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A Lawyer's Responsibility: Protecting Civil Liberties In Wartime, Geoffrey R. Stone Jan 2006

A Lawyer's Responsibility: Protecting Civil Liberties In Wartime, Geoffrey R. Stone

Washington University Journal of Law & Policy

One of the lessons of American history is that when episodes of military conflict arise we not only compromise our liberties, but we do so excessively and to a degree we often come later to regret. The challenge is to understand why that happens, to avoid repeating the same pattern of mistakes in the present and in the future, and to articulate the role of lawyers in addressing those questions.


The Fatal Flaw Of Standing: A Proposal For An Article I Tribunal For Environmental Claims, Timothy C. Hodits Jan 2006

The Fatal Flaw Of Standing: A Proposal For An Article I Tribunal For Environmental Claims, Timothy C. Hodits

Washington University Law Review

No abstract provided.


Libel In The Blogosphere: Some Preliminary Thoughts, Glenn Harlan Reynolds Jan 2006

Libel In The Blogosphere: Some Preliminary Thoughts, Glenn Harlan Reynolds

Washington University Law Review

People have been talking about libel and bloggers since the blogosphere was new, but the big news at this point is that, so far at least, there’s more talk than action—despite the millions of blogs, and probable billions of blog entries to date, there haven’t really been any major blogrelated libel cases, and the number in total is quite small. People are still talking about Blumenthal v. Drudge, a case that predates the blogosphere, when they talk about blogs and libel, and no major new case has emerged to take its place. The absence of a major ...


The Presumption Of Liberty And The Public Interest: Medical Marijuana And Fundamental Rights, Randy E. Barnett Jan 2006

The Presumption Of Liberty And The Public Interest: Medical Marijuana And Fundamental Rights, Randy E. Barnett

Washington University Journal of Law & Policy

As part of this lecture series on lawyering in the public interest, I decided to talk about my pro bono involvement in the medical cannabis case of Gonzales v. Raich, which I and three other lawyers brought on behalf of Angel Raich and Diane Monson. There are three topics I want to discuss: the first is how I got involved in doing this, which is a question I get asked all the time; the second is to describe the theory we took to the Supreme Court, which prevailed in the Ninth Circuit but was ultimately rejected by the Court on ...


Intelligent Design And The First Amendment: A Response, Jay D. Wexler Jan 2006

Intelligent Design And The First Amendment: A Response, Jay D. Wexler

Washington University Law Review

In late 2004, the school board of the Dover School District in Pennsylvania passed a series of measures requiring teachers to inform students that evolution is incomplete and to make available to students a textbook on “intelligent design” (“ID”), a purportedly scientific theory suggesting that an intelligent agent created the universe and everything in it, including human beings. In December 2005, a federal district Judge ruled that the school’s policies violated the First Amendment. In a series of recent writings, including a full length book and several articles, Baylor University professor Francis J. Beckwith has argued that public schools ...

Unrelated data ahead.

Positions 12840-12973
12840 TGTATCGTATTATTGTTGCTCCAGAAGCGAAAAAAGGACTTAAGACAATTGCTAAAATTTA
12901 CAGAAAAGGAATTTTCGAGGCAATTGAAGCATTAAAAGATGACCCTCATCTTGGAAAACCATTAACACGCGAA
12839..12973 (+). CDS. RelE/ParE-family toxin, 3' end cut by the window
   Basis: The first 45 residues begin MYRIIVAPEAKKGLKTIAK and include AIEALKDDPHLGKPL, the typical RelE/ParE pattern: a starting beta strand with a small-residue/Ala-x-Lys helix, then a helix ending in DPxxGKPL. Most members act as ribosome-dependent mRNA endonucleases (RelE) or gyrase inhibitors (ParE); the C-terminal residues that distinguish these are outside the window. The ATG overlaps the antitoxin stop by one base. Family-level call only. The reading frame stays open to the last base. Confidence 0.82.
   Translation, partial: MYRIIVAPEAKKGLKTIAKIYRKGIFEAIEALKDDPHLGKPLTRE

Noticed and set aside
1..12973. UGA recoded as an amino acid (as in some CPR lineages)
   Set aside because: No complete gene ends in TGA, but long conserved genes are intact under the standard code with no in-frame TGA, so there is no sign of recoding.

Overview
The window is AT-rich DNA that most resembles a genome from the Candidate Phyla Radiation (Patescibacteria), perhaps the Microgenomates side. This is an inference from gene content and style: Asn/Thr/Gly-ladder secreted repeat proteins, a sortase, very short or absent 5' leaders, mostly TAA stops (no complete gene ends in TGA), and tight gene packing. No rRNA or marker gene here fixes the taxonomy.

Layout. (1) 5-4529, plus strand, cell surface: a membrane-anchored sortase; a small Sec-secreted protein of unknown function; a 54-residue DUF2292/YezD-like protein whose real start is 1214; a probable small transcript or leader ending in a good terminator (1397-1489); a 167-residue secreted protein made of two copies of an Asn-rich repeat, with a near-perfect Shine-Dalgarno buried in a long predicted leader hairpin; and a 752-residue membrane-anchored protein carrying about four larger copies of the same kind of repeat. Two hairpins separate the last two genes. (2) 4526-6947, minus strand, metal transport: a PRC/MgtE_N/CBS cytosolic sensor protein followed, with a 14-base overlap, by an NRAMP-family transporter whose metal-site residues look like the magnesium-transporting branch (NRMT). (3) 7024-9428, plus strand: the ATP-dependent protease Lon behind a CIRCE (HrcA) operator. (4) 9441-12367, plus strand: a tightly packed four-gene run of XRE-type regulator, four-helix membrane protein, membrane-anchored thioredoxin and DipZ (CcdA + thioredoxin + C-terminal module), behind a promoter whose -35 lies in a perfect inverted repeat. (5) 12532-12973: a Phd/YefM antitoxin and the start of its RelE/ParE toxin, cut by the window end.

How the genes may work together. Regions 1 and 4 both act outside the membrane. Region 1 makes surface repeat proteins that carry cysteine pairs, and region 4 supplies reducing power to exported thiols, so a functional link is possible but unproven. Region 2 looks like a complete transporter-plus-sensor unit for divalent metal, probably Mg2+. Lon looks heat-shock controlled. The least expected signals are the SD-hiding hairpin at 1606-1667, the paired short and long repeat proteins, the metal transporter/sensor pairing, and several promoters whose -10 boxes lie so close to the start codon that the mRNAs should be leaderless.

A Tale Of Two Bloggers: Free Speech And Privacy In The Blogosphere, Daniel J. Solove Jan 2006

A Tale Of Two Bloggers: Free Speech And Privacy In The Blogosphere, Daniel J. Solove

Washington University Law Review

It is true that existing law lacks nimble ways to resolve disputes about speech and privacy on the Internet. Lawsuits are costly to litigate, and being sued can saddle a blogger with massive expenses. Bloggers often don’t have deep pockets, and therefore it might be difficult for plaintiffs to find lawyers willing to take their cases. Lawsuits can take years to resolve. People seeking to protect their privacy must risk further publicity in bringing suit. These are certainly serious problems, but the solution shouldn’t be to insulate bloggers from the law. The solution is to create a system ...


Commerce Versus Commentary: Gripe Sites, Parody, And The First Amendment In Cyberspace, Jacqueline D. Lipton Jan 2006

Commerce Versus Commentary: Gripe Sites, Parody, And The First Amendment In Cyberspace, Jacqueline D. Lipton

Washington University Law Review

The Global Online Freedom Bill of 2006 emphasizes the importance of freedom of speech on the Internet as a fundamental human right. However, the backbone of the World Wide Web, the Internet domain name system, is a poor example of protecting free speech, particularly in terms of the balance between speech and commercial trademark interests. This is apparent from the manner in which the legislature and the judiciary deal with cases involving Internet gripe sites and parody sites. The lack of a clear consensus on the protection of free speech in these contexts is troubling, and can be found in ...


South Africa's Criminalization Of “Hurtful” Comments: When The Protection Of Human Dignity And Equality Transforms Into The Destruction Of Freedom Of Expression, Ryan F. Haigh Jan 2006

South Africa's Criminalization Of “Hurtful” Comments: When The Protection Of Human Dignity And Equality Transforms Into The Destruction Of Freedom Of Expression, Ryan F. Haigh

Washington University Global Studies Law Review

No abstract provided.